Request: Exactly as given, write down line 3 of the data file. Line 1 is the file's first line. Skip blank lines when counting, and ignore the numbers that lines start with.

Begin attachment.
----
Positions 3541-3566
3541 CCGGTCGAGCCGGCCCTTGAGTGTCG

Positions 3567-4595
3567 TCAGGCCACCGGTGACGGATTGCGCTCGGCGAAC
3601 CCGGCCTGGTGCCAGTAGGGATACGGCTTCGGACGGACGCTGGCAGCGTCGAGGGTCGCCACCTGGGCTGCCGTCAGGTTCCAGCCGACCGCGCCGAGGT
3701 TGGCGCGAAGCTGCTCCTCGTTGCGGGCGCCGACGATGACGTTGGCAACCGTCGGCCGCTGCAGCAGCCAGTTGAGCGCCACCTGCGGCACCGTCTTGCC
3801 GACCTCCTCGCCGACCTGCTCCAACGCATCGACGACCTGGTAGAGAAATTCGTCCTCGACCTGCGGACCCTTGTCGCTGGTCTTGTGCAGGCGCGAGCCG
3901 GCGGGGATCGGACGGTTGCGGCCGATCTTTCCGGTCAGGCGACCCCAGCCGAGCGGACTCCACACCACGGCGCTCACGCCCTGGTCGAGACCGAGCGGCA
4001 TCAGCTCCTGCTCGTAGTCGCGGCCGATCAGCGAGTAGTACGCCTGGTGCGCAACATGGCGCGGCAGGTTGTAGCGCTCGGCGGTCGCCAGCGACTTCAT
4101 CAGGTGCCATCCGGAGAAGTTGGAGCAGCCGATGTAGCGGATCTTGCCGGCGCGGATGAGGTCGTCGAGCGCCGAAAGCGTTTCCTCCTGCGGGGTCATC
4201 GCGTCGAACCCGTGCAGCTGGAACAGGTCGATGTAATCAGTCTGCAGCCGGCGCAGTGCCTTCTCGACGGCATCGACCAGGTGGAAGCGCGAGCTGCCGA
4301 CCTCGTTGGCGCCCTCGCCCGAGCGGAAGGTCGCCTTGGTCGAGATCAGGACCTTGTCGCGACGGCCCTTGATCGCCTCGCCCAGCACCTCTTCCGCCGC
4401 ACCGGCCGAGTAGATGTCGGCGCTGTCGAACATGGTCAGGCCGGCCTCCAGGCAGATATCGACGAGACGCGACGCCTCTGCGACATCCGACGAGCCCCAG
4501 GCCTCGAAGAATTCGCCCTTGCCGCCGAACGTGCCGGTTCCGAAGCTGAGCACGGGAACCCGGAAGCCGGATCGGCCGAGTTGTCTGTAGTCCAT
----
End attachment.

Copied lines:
Positions 3567-4595